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  • Chris Campanelli

How to Develop a Summer Archery Training Routine

The month is June and times are pretty slow for those of us who love to hunt. Fishing season and other summertime activities definitely have their places in our hearts, but the early summer does not do much to satisfy that inner hunter. Especially if you're a bowhunting nut who is just counting down the days until archery season.

Now, if you are a true bowhunting nut then you know how important this phase of the year really is. A time that is neglected by many but eventually catches up with each and every bowhunter out there. If you are putting your time in on the archery range in June, your chances of success are simply going to be better in the fall. It's that simple.

For new bowhunters or those of you who have routinely neglected a practice routine for years, the thought of actively training yourself may be daunting. Your schedule is jammed, the season is distant, and you are confident in your personal shooting abilities. That's all fine and good, but you can always get better.

Remember that we all owe it to each and every animal that we decide to pursue to be at the best of our abilities. That is never more important than when we are slinging sharp sticks at deer or anything else. You owe it to that animal to be well practiced and as accurate as you possibly can be.

That's where this little article steps into the picture.

No, I am not a championship target archer. Just a regular guy who has a passion for bowhunting. Such a passion that I have molded myself into an archer that practices nearly every day during the summer months. Thus, I figured that I could shine some light on the subject as we enter the prime summer shooting months.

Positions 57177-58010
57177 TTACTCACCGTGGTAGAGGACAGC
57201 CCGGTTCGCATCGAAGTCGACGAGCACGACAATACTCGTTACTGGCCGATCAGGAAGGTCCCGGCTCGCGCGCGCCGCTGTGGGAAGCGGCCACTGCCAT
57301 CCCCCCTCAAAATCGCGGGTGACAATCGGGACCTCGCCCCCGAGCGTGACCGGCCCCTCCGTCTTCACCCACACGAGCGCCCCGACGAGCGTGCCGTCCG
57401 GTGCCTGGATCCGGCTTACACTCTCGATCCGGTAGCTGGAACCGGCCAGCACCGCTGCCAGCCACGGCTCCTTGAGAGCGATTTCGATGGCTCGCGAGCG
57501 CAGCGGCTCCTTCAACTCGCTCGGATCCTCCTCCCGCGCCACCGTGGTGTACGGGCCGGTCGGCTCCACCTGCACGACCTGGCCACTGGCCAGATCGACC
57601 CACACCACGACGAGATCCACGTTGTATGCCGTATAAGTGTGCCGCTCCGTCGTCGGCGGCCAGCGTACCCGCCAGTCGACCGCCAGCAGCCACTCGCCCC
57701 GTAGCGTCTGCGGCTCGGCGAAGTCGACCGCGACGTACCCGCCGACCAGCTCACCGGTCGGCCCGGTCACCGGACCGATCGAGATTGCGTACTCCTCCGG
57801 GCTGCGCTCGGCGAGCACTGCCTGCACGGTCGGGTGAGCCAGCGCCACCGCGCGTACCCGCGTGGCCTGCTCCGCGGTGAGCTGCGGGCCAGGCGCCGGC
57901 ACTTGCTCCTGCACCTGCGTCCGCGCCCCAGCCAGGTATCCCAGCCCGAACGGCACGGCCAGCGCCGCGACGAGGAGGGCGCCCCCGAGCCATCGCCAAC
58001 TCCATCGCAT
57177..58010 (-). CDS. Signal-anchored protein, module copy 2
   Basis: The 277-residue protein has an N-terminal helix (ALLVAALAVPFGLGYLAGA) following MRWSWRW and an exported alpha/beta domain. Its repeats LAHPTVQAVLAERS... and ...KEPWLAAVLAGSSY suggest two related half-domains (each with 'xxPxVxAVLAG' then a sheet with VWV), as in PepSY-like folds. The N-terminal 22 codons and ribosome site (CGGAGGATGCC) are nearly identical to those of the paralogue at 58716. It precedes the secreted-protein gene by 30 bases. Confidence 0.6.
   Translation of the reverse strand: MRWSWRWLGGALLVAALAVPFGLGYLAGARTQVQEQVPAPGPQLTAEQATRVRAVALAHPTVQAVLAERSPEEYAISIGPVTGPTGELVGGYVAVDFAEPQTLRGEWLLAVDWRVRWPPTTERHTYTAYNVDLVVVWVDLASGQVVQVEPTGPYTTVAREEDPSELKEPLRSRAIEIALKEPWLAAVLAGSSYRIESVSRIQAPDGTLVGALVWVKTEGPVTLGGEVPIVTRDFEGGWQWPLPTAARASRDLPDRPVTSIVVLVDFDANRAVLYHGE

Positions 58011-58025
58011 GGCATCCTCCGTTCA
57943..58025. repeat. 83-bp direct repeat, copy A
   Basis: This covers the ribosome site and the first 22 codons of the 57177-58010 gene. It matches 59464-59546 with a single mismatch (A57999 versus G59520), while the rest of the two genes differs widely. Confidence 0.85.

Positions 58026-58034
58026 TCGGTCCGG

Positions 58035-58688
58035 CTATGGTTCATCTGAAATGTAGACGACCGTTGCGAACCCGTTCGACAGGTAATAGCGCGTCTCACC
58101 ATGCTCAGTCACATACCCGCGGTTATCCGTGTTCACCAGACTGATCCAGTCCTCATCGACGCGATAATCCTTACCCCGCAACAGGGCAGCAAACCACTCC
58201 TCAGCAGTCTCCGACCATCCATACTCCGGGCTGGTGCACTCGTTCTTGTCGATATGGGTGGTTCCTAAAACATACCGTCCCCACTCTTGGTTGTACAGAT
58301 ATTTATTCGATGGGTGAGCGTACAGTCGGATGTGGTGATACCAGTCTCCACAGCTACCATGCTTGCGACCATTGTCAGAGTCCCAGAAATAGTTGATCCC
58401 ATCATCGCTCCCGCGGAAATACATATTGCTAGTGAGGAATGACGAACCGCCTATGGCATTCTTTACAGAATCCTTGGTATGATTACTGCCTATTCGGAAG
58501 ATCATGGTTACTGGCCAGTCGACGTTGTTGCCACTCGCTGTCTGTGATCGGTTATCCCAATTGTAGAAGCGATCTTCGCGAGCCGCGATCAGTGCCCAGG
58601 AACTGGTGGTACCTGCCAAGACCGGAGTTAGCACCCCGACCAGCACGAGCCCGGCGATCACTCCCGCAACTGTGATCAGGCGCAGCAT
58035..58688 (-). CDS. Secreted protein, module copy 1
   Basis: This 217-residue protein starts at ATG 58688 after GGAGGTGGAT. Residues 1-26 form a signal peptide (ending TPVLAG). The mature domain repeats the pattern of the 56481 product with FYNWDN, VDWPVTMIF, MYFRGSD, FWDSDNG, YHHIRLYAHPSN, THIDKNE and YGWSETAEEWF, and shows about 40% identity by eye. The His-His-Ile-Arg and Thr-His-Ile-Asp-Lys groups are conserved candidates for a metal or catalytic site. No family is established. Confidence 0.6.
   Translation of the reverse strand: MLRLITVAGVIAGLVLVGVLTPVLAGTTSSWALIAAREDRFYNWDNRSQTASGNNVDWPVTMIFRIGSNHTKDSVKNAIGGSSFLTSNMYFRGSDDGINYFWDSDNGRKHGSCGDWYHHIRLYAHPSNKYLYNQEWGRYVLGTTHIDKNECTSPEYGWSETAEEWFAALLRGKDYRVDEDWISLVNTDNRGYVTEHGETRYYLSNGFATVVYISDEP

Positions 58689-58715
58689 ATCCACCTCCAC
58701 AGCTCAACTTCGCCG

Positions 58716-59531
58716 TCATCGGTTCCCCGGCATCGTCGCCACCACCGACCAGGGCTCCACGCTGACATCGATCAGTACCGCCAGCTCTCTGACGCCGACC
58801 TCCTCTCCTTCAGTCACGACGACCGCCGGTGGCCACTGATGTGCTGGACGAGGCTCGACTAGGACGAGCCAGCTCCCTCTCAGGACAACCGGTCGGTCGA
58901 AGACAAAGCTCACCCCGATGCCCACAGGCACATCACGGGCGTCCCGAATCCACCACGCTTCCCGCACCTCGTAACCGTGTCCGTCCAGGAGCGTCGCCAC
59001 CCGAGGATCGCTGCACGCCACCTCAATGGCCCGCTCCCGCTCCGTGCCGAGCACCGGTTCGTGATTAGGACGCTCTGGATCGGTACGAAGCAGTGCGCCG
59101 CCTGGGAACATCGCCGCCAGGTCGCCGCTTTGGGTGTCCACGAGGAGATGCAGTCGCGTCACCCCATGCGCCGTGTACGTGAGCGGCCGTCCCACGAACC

Let's roll.

STEP #1: GET YOUR BODY RIGHT (Compound/Longbow Archers)

Unlike loading a gun or crossbow and pulling a trigger, shooting a vertical bow involves a bit of physical exertion. That's no knock on people who don't shoot a compound or longbow. It's just the truth, and we have to address that truth. Far too many compound bow archers neglect their bodies and find themselves unable to keep up with the physical demand of shooting.

This isn't a fitness blog by any means, but it's time to get in touch with your body. If that right shoulder is bugging you, get it checked out before you start practicing. If drawing your bow feels like a hassle because you have been doing potato chip curls since the winter, do some light strength training. Regardless of what you do, get your body ready for the repetition of drawing and shooting. You will need some decently in-shape muscles to implement a truly effective summer shooting program.


The key to developing any kind of a routine is making it fit into your personal schedule. I know, groundbreaking and adrenaline-pumping outdoor tips here. I am being 100 percent serious though. If you think that a 2-hour nightly shooting routine is what you need but your schedule says otherwise, how likely is it that you are going to be able to keep up with that?